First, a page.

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5G networks

Japan's Rakuten and NEC to build own 5G network

Pair to establish 16,000 low-cost base stations, with overseas expansion in sight

A Rakuten Mobile store in Tokyo's Ikebukuro district: The e-commerce group is mounting a low-cost challenge to Japan's three established wireless carriers.

TOKYO -- E-commerce group Rakuten, Japan's newest wireless carrier, will partner with information technology group NEC to install roughly 16,000 low-cost fifth-generation base stations across the country over five years, the company announced on Wednesday. Nikkei had reported the deal earlier in the day.

Billionaire Hiroshi Mikitani's Rakuten chose the domestic supplier to build out its 5G network as carriers in Japan and elsewhere shun equipment made by China's Huawei Technologies.

Rakuten and NEC will seek to develop an inexpensive 5G antenna based on the concept of network virtualization, in which the functions needed to run a network rely on software provided through the internet. The goal is to reduce the need for specialized hardware, allowing existing infrastructure to be upgraded to the 5G standard more easily.

Lowering the cost of network infrastructure could accelerate the spread of faster 5G wireless communication in Japan.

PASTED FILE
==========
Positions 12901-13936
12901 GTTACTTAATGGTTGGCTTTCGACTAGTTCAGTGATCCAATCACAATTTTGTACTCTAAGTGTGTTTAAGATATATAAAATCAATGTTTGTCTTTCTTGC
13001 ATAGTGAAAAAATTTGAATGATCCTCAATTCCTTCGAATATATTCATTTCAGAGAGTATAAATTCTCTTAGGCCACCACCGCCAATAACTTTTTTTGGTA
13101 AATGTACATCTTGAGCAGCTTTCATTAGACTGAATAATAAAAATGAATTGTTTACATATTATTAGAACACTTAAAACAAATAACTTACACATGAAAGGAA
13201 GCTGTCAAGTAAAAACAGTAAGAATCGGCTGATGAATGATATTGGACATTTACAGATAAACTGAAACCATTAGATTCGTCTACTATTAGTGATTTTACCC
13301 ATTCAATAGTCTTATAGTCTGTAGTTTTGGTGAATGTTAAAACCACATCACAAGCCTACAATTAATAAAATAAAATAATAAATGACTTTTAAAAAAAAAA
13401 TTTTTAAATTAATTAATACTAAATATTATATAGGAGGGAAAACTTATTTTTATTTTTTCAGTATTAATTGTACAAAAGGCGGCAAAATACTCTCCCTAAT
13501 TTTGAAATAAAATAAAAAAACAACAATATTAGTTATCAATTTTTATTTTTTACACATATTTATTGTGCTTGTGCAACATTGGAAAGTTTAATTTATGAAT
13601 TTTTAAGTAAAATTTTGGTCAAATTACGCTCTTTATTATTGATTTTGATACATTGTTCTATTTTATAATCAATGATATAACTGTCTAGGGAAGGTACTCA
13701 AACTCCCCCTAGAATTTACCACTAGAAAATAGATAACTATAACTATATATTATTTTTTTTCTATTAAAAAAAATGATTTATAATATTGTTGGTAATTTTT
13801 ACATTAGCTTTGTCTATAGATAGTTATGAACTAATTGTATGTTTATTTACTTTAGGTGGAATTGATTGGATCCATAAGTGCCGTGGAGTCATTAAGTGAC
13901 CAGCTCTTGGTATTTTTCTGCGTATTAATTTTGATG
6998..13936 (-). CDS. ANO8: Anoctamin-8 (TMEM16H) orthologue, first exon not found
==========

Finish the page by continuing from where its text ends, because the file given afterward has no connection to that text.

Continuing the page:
The e-commerce group, whose businesses include digital marketplace Rakuten Ichiba and online brokerage Rakuten Securities, will supply the cloud technology while NEC supplies the wireless units. They aim to fully install the network by the end of fiscal 2024.

Rakuten has the lowest cost of base station installation among Japan's four top wireless carriers, an analysis of plans submitted to the communications ministry shows. The company's cost totals about 8.2 million yen ($76,000) per unit, only 10% to 20% of the level for industry leader NTT Docomo.

Rakuten will enter Japan's mobile phone market in October with 4G service and looks to debut 5G service in June 2020, touting low costs to pull customers away from Docomo, KDDI and SoftBank Corp.

Though Huawei enjoys a lead in 5G network technology, its global business has been stunted by concerns that the company poses an information security risk. In Japan, Huawei was passed over by SoftBank when Masayoshi Son's wireless carrier chose a supplier for 5G equipment.

For NEC, which has fallen out of the top ranks of the world's network equipment suppliers, the Rakuten partnership offers a chance to use its strength in producing small, lightweight units.

The world's top three base station suppliers -- Huawei, Sweden's Ericsson and Finland-based Nokia -- hold a combined market share of around 80%, according to data provider IHS Markit. NEC, Fujitsu and other Japanese suppliers total less than 5%.

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